Mark Zuckerberg issues apology in wake of Cambridge Analytica scandalBy Robin-Leigh Chetty 22 March 2018 | Categories: news
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It's been an especially tough week for Facebook and founder Mark Zuckerberg, with the social media platform embroiled in the recent data privacy scandal involving Cambridge Analytica (CA). By allowing third-party developers to access Facebook user data, the company left people open to exploitation, with Cambridge Analytica doing exactly that.
While the full extent of CA's use of private Facebook data is unknown, it does shed even greater light on the fact that the social media platform has been used for the dissemination of fake news and advertising designed to influence elections.
In the wake of the scandal, Zuckerberg issued a statement via his own Facebook page, and has been doing the rounds at various Stateside news organisations in order to explain the situation and apologise to his users.
"This was a major breach of trust and I’m really sorry this happened," said Zuckerberg in an interview with CNN. Adding, "Our responsibility now is to make sure this doesn’t happen again."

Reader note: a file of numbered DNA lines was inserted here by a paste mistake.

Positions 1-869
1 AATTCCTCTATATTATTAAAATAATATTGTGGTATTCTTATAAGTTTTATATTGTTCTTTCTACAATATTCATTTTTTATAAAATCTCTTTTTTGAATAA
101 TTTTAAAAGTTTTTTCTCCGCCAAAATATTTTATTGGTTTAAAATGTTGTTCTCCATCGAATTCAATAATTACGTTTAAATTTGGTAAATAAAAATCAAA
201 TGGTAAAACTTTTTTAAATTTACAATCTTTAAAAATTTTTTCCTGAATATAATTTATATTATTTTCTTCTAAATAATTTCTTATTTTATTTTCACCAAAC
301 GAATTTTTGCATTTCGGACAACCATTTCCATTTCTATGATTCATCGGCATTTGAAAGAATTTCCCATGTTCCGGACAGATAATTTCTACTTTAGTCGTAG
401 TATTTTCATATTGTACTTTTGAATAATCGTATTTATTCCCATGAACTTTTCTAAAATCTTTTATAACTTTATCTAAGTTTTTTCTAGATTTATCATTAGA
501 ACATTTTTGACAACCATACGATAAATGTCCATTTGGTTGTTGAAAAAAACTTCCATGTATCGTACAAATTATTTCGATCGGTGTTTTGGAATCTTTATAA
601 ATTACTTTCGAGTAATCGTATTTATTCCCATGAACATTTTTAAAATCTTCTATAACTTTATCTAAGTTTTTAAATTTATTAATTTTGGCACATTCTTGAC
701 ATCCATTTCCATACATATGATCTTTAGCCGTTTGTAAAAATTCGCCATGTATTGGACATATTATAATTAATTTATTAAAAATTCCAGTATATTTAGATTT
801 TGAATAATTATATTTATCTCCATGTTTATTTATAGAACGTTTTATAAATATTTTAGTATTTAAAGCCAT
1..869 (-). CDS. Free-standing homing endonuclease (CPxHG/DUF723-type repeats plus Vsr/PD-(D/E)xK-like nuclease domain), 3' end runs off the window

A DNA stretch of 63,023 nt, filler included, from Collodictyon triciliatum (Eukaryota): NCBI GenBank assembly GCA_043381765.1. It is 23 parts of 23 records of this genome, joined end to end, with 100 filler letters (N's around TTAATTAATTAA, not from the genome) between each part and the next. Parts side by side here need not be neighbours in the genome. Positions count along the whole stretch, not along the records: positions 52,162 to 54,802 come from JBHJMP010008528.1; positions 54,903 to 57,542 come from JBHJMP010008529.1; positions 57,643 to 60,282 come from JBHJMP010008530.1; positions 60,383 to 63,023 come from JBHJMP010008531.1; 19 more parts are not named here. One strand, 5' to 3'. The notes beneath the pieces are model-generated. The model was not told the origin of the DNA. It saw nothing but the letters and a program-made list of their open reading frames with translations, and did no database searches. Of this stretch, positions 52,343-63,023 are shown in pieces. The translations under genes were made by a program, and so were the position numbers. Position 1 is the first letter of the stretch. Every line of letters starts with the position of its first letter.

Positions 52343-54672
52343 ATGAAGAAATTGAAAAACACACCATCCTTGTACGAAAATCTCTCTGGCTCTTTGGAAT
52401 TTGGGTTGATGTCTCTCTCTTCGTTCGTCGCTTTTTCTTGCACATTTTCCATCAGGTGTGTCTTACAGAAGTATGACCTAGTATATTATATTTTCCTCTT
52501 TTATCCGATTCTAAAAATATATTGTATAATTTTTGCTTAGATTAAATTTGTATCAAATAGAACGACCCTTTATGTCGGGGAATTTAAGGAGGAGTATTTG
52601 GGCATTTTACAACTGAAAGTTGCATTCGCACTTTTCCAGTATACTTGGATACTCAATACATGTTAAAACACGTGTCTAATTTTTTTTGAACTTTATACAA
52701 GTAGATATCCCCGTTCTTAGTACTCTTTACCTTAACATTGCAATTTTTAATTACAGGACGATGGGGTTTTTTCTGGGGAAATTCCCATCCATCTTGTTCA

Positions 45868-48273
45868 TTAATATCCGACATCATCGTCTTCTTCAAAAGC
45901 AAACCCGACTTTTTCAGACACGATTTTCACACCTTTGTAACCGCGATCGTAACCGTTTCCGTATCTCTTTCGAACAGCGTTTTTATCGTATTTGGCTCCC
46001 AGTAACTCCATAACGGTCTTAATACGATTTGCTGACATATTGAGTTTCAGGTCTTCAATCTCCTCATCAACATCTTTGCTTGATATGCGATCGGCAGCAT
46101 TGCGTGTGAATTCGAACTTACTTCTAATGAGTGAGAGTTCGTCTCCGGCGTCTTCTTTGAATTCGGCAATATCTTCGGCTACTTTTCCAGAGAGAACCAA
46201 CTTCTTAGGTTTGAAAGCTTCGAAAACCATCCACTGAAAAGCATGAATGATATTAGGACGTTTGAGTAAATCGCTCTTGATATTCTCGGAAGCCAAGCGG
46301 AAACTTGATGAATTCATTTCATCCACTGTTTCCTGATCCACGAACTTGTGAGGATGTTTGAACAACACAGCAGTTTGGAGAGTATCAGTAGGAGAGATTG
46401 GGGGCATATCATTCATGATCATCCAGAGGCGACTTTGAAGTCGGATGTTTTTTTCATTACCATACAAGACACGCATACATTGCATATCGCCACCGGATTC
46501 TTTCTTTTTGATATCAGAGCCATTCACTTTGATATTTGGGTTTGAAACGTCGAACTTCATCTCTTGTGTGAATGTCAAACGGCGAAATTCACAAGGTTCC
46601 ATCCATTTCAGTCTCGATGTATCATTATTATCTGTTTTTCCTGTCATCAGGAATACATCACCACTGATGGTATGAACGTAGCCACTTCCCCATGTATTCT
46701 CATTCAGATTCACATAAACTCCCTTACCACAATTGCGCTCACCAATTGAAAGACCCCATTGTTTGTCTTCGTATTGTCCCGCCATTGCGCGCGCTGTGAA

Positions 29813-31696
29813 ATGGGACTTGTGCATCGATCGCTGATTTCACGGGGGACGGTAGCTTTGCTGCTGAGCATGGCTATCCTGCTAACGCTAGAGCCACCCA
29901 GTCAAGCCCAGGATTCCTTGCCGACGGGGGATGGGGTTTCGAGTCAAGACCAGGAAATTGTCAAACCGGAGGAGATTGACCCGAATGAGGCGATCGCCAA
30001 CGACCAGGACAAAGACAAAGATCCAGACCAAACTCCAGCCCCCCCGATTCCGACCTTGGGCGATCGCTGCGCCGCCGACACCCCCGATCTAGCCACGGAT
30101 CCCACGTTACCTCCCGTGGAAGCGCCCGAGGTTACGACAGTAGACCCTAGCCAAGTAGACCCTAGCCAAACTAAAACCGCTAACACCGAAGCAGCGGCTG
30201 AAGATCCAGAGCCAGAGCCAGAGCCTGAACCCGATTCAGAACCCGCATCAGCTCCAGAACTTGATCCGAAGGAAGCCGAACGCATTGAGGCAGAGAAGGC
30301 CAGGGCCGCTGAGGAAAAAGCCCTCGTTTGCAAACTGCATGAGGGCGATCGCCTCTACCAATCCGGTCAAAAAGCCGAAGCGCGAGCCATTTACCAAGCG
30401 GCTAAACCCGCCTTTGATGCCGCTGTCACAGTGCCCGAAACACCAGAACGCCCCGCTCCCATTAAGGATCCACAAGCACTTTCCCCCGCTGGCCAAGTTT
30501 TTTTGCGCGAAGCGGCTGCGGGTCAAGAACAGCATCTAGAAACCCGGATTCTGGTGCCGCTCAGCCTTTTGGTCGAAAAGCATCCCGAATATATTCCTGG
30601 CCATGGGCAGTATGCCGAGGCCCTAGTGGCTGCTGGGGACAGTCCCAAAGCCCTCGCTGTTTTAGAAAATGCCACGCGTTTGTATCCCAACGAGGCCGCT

Along with trying to perform some damage control following this fallout, Zuckerberg also noted in the interview that he'd be willing to testify before the US Congress, as well as noting that the company would inform all users whose information had been taken without their permission or knowledge. Furthermore, he said that Facebook would be doubling its security force this year, with more than 20 000 individuals set to be assigned.
While it's still to be determined if Zuckerberg's apology and future plans to correct the situation are genuine, it is still unclear what kind of restrictions on access to user data the company will be implementing. "There are probably 15 changes that we’re making to the platform to further restrict data," noted Zuckerberg in an interview with Wired.
It should be interesting to see what kind of user fallout will occur following this scandal, with the movement to delete Facebook gaining traction from a number of users, including the WhatsApp co-founder.
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